6 Ways to Implement Self-Checkout Right

Photo of Sylwia Masłowska

Sylwia Masłowska

Updated Mar 1, 2024 • 14 min read
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Self-checkouts have been a boon for retailers striving to increase the speed and efficiency of their checkout processes.

Finding ways to streamline operations and enhance customer experiences is crucial for success in retail. One technology that has made a significant impact in recent years is self-checkout systems. These automated assistants have revolutionized the checkout process, offering numerous benefits to retailers and customers alike.

By leveraging self-checkout technology effectively, retailers can boost employee productivity, reduce costs, and provide a seamless shopping experience that aligns with the growing demand for contactless services.

In the US, 79% of consumers intend to continue or increase their usage of self-checkouts in retail beyond the pandemic, according to a report by McKinsey.

But simply self-checkout implementation doesn’t guarantee success. If you implement self-checkout in the wrong way, you could do more harm than good – at best, customers won’t use them, and at worst, they may take their business to your competitors.

With the rise of autonomous stores and checkout-less shopping, the expectations for automated shopping experiences have evolved. To ensure your self-checkout machines deliver the benefits you expect, consider the latest trends and technologies. Here are six key points and real-world examples from companies pushing the boundaries of exceptional automated shopping experiences.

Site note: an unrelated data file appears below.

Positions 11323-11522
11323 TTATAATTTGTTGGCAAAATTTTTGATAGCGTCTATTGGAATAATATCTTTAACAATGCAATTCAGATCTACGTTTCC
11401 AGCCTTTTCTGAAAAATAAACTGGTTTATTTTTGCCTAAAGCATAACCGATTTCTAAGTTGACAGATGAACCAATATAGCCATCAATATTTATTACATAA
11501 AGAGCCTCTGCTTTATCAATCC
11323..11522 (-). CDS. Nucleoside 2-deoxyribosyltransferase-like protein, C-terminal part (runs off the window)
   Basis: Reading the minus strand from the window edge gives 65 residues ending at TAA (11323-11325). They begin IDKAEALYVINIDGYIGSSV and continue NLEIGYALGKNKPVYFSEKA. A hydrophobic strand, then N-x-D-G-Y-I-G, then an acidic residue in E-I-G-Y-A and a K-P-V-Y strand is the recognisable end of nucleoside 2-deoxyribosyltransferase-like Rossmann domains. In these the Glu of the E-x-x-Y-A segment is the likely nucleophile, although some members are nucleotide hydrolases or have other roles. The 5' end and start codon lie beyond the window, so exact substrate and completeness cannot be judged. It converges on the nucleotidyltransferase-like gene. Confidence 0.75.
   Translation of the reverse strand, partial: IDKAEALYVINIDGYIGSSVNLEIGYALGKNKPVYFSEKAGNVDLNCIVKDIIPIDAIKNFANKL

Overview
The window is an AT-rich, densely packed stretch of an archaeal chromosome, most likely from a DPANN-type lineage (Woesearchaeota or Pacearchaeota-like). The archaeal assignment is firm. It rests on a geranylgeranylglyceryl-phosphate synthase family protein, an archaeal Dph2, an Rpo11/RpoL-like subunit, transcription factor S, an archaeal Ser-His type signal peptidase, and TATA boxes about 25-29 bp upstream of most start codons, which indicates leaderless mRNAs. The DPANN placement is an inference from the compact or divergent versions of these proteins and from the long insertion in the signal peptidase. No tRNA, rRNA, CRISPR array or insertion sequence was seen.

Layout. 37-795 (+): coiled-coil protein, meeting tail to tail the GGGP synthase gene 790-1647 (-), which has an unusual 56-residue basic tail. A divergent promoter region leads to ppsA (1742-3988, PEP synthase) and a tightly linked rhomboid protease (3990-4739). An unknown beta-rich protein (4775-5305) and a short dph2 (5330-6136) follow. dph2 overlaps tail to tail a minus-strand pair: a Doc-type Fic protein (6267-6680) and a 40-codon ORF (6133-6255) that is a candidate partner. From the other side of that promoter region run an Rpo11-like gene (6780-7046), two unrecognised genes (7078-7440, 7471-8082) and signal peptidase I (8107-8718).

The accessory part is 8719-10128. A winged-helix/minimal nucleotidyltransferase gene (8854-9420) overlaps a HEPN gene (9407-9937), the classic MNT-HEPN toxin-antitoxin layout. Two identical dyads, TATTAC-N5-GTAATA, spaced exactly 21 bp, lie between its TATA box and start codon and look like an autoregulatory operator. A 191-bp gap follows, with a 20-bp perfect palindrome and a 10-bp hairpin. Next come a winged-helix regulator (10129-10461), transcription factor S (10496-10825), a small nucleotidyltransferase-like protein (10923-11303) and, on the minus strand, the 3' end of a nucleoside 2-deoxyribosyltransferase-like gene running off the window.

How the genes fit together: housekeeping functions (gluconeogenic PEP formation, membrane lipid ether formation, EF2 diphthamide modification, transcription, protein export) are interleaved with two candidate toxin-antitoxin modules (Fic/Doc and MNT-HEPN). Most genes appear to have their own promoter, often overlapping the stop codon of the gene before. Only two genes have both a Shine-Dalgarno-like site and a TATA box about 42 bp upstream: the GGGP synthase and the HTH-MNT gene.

Giving customers a self-checkout option is one thing, but it’s not nearly as important as providing a good self-checkout option. According to a report by Raydiant, 25% of consumers revealed they would choose not to use self-service checkouts because they’ve had bad experiences, and 67% reported at least one fail while using them.

In this blog post, we will outline six valuable tips to successfully implement self-checkout systems for optimal results.

1. Design, design, design

Whether you’re starting from scratch or looking to make improvements to an existing self-checkout software, design is critical. It’s worth investing the time to get it right from the beginning. To maximize the self-checkout system, customer satisfaction, and ultimately revenue, the goal is to understand the customer journey from entry to exit and remove points of friction. Design thinking and a human-centered approach can help with this.

Prototyping

Start by developing a full understanding of what shoppers prefer and what are their pain points, and use data analysis and customer journey mapping to enrich your assessment. Then design a prototype and test your ideas to eliminate any possible friction before investing in a solution. In the context of maximizing self-checkout system, this could involve:

  • Using point-of-sale data to model various checkout scenarios
  • Observing and interviewing customers
  • Testing prototypes based on the research findings.

Once you’ve uncovered exactly how a self-checkout system can address your customers’ pain points, you can design a solution tailored to their needs. Product Design Sprints are a good way to do this quickly and effectively.

2. Use data to optimize customer experience and increase adoption

Whichever way you approach the design phase, remember that it should be an iterative process:

  • Monitor the solutions you implement
  • Collect data on customer behavior
  • Use that data to make continuous improvements to your self-checkout experience

Examine interventions – what are the most common types? Can they be eliminated? In this scenario, you may need to consider the trade-off between accuracy and keeping customers happy.